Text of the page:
|The European Commission Recommendation is advice to the EU Member States. The Framework sets out a general commitment for undertaking an RFID PIA as endorsed by the Data Protection Authorities of the Member States. While EN 16571 provides a clearly defined process, and is required to be published in each EU Member State complying with it still remains a voluntary commitment by organisations that have implemented an RFID application.The intention of the Recommendation was to raise awareness of RFID, gain user acceptance of the technology and encourage the take-up of the concept of Privacy by Design . The problem with most technologies is that their adoption is largely unregulated, market driven, and sometimes haphazard. So here are a few reasons why any responsible organisation should undertake an RFID PIA:
• You will gain a better understanding of the RFID system that your organisation is responsible for.
• It will prove that your organisation behaves as a responsible stakeholder and has good governance policies and procedures for RFID privacy.
• The Data Protection Authorities signed up to the RFID PIA Framework, and they are increasingly aware of the existence of EN 16571. If you handle personal identification information and/or personal behaviour information, it might pay to be pro-active and have the privacy facts to hand before any vulnerability is exploited. EN 16571 identities 41 types of data that fall into this category and are known to be encoded in RFID tags.
• There are links between privacy and security, so undertaking an RFID PIA might enlighten you about the security features of the RFID technology that you are using.
• Generally security of a computer system is the responsibility of in-house or external experts. RFID privacy not only impacts the internal systems, but can expose people that hold RFID tags and cards to external threats. The Recommendation and privacy organisations consider that protecting an individual’s privacy beyond the domain of the RFID system is the responsibility of the organisation operating an RFID system. A firewall might help stop the bad guy accessing data from within your organisation, but what happens about data on the tag.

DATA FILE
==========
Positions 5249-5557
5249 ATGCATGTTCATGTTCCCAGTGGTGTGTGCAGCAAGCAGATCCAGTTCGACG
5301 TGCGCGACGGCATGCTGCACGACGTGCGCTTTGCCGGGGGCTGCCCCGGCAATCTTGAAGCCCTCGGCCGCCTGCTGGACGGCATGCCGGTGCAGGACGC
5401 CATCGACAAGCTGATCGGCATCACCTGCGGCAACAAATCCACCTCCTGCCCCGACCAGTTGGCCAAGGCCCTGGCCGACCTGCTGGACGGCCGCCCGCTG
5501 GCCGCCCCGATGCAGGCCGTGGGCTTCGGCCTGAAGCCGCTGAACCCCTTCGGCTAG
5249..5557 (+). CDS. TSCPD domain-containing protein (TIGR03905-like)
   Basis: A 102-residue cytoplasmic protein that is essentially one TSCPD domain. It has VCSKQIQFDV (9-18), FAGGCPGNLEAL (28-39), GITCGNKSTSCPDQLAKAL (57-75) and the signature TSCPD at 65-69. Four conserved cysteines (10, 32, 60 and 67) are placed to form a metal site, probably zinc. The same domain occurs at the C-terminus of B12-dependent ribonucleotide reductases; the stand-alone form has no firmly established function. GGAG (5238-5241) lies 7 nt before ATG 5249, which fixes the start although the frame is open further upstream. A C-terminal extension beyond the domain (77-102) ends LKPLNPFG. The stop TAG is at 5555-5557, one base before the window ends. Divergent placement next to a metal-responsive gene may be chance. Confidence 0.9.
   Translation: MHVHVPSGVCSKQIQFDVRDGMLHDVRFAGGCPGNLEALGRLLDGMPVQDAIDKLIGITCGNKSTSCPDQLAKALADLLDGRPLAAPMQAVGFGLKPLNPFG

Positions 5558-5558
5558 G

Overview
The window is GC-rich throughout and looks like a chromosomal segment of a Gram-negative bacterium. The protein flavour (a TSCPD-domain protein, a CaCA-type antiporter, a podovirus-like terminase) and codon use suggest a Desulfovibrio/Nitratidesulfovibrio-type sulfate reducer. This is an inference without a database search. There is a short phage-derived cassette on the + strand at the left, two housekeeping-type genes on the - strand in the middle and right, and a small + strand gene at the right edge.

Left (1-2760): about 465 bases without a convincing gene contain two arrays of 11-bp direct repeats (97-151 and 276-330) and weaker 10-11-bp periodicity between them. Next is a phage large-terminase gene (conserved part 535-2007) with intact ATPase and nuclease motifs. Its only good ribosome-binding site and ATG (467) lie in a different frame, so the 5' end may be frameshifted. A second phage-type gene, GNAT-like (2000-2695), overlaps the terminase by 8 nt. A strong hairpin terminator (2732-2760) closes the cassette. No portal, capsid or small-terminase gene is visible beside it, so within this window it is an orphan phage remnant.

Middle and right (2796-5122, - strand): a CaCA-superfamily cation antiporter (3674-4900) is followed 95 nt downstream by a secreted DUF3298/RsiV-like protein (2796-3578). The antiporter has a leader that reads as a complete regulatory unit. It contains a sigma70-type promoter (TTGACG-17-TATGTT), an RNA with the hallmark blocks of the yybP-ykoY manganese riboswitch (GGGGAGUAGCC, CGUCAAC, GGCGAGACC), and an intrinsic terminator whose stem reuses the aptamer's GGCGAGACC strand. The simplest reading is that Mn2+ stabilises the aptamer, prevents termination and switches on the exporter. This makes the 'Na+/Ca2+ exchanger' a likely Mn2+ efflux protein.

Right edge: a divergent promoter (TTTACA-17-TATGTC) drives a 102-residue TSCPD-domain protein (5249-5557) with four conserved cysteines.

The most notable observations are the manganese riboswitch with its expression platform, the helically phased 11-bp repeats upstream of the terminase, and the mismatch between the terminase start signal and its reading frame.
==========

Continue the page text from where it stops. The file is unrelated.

• Undertaking the RFID PIA will increase staff awareness of privacy issues and help them explain your organisation’s policy.
• There are other standards as part of the RFID standards mandate issued by the European Commission. One addresses the need from an emblem to be displayed to indicate that RFID is involved. The emblem will be a clear indicator to anyone that RFID is being used. Another standard requires information to be publicly available about an RFID system. Without undertaking the PIA it is difficult to explain the countermeasures that are used in your application to reduce risk. Will your organisation take the lead in your sector and introduce the emblem and notification based on a sound RFID PIA? Or will you let others expose your application as lacking these badges of a well-designed RFID application?
• The RFID PIA is not a once-only process. It is an opportunity to develop a cost-effective strategy for future privacy enhancements to link i with tag and equipment purchases and systems upgrades.
What falls within the scope of RFID? I have heard that it does not apply to smart cards and NFC.
|Throughout the process from before the Recommendation was published, this has been a topic for discussion. Different people – including experts – define RFID narrowly (excluding smart card and NFC) or more broadly based of the fact that radio frequency is used. The Recommendation is clear, here is a definition:
‘radio frequency identification (RFID)’ means the use of electromagnetic radiating waves or reactive field coupling in the radio frequency portion of the spectrum to communicate to or from a tag through a variety of modulation and encoding schemes to uniquely read the identity of a radio frequency tag or other data stored on it.